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Cash flows from operating activities is the difference between all of the

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cash received by the business and all of the cash paid out by the business
in conducting its day-to-day operations.

Receipts: All cash received from sales, changes in accounts receivable,


changes in inventory.

NOTE: An increase in accounts receivable or inventory represents a

negative cash flow. A reduction in receivables or inventory is a positive


cash flow.

Payments: All payments made by the company to all accounts (suppliers,


employees, rent, utilities, etc.).

Cash Flows from Investing Activities:

Acquisition or sale of Plant Assets

Cash Flows from Financing Activities:

Proceeds from issuance or sale of stock (preferred & common), bonds. Purchase of stock or the
payment of long-term debt.

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Net increase (decrease) in cash plus the cash balance, previous year equals cash balance, current
year

: Analysis Of Financial Statements


Topic Objective:
At the end of this topic student would be able to:

Understand the purpose of financial statement analysis.

Perform a vertical analysis of a companys financial statements by:

Comparing those accounts on the income statement as a percentage of net sales and comparing

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those accounts on the balance sheet as a percentage of total assets for a period of two or more
accounting cycles.

Determining those areas within the company that require additional monitoring and control.

Comparing the percentage change of components on a companys income statement and balance

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sheet for a period of two or more years.

Determining those areas within the company that require additional monitoring and control.

Perform ratio analysis of a company and compare those ratios to other companies within the

same industry using industry averages.

Analyze the relationships that exist between the several categories of ratios in determining the
health of a business.

Distinguish between liquidity, activity, leverage, profitability, and market ratios.

Know how to obtain financial statements and financial information from various sources.

Definition/Overview:
Financial statements : Financial statements (or financial reports) are formal records of a
business' financial activities.

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Key Points:
1. Financial statement analysis
The purpose of financial statement analysis is to generate information which can be used
internally by the business and externally by potential creditors and investors.

2. Financial Statements
Financial statements are used internally by managers to monitor the business on an ongoing

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basis. The statements can be compared to previous time periods to determine how effectively and
efficiently the companys goals are accomplished. The instructor can accept any of the financial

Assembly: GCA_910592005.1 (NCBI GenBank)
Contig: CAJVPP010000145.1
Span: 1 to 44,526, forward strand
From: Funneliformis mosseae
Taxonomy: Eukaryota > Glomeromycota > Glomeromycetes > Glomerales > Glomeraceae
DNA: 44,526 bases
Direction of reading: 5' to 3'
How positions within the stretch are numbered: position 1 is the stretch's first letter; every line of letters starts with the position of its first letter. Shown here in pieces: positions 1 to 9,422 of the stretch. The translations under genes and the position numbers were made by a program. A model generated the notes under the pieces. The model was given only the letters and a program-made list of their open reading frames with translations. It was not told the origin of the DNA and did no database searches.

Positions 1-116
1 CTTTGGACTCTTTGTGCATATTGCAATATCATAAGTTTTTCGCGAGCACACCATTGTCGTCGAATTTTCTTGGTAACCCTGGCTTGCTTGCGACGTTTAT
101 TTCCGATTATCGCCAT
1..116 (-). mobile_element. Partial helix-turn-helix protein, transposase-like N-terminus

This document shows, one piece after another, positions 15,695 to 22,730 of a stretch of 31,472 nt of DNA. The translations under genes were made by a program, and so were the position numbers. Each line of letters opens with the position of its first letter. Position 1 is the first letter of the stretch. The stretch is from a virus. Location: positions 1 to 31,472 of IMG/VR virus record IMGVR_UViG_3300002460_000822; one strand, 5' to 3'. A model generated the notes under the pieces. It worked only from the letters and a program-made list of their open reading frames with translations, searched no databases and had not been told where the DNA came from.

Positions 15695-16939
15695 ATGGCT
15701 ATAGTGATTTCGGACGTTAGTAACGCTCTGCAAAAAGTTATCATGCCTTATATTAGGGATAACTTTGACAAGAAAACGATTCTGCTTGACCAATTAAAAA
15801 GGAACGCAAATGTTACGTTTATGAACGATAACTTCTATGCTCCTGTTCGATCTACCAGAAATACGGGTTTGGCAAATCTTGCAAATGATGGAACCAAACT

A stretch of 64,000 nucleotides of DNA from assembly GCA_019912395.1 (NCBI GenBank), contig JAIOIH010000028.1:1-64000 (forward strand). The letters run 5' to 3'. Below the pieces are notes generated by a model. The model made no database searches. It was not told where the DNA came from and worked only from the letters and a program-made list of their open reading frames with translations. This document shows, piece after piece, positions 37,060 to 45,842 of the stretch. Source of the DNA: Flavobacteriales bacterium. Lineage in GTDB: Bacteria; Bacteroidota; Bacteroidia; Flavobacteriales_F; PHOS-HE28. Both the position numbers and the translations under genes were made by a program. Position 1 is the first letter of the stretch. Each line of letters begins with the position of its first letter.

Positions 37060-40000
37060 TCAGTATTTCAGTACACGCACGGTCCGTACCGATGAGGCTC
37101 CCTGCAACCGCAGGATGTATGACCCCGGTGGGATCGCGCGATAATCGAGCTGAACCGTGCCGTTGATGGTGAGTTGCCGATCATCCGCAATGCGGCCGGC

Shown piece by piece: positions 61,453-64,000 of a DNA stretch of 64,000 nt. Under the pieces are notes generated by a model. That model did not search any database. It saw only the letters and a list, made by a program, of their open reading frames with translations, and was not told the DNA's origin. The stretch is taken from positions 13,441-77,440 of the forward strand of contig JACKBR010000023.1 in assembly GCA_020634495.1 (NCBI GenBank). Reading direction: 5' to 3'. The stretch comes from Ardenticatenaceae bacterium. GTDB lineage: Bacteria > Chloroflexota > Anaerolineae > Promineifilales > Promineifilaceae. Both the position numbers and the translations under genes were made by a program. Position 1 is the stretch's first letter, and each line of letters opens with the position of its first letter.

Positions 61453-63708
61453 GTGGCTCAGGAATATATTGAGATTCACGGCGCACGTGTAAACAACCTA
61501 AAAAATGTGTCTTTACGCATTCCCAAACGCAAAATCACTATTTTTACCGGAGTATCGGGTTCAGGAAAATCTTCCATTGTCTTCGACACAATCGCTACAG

statement analysis ratios that managers would normally use internally as long as the student

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demonstrates an understanding of the actual use of the ratio by a business manager.

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3. Three types of financial statement analysis.

Vertical analysis is the process of using a single variable such as net sales as a constant and
determining how all other variables relate to this single variable. Horizontal analysis is the

process of determining the percentage increase or decrease in an account by comparing the base
time period to successive time periods. Ratio analysis shows the relationship between two
variables expressed as a fraction. Ratio analysis is used to determine the health of a business
especially as it compares to other firms in the same industry or similar industries.
If a company had sales of $2,587,643 in 1998 and sales of $3,213,456 in 2003, by what
percentage did sales change during this time period?

If the company had a goal of increasing sales by 25% over a five-year period, did it meet its
objectives?

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If the company in question 4 had set a goal of increasing sales by 28% during the next five
years, what should be the sales goal for 2008?

4. Five categories of business ratios


Liquidity ratios are used to measure the ability of the firm to meet its short-term creditors
claims.
Activity ratios are used to determine how well a company is managing its assets and if the assets

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being used at the optimum level.

Leverage (debt) ratios indicate how much of the companys net worth and asset commitment is
financed with debt (sources of funds obtained from creditors).

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Profitability ratios determine how well the firm is using its assets and sales revenue to generate a

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positive return for its owners.

Market ratios indicate what price investors are willing to pay for ownership in the company.

If a company computes its current ratio to be 3.56, what does this mean in terms of the companys
current assets and current liabilities? For every dollar of current liabilities or short-term creditors
claims, the company has $3.56 of current assets in order to meet these claims.
Why might a company have a high current ratio but a low quick ratio (acid test ratio)? A
company having a high current ratio may have so much inventory that it is giving an unclear
picture of its ability to meet creditors claims. This company may have so many dollars tied up in
inventory that it is over investing its own excess funds in inventory.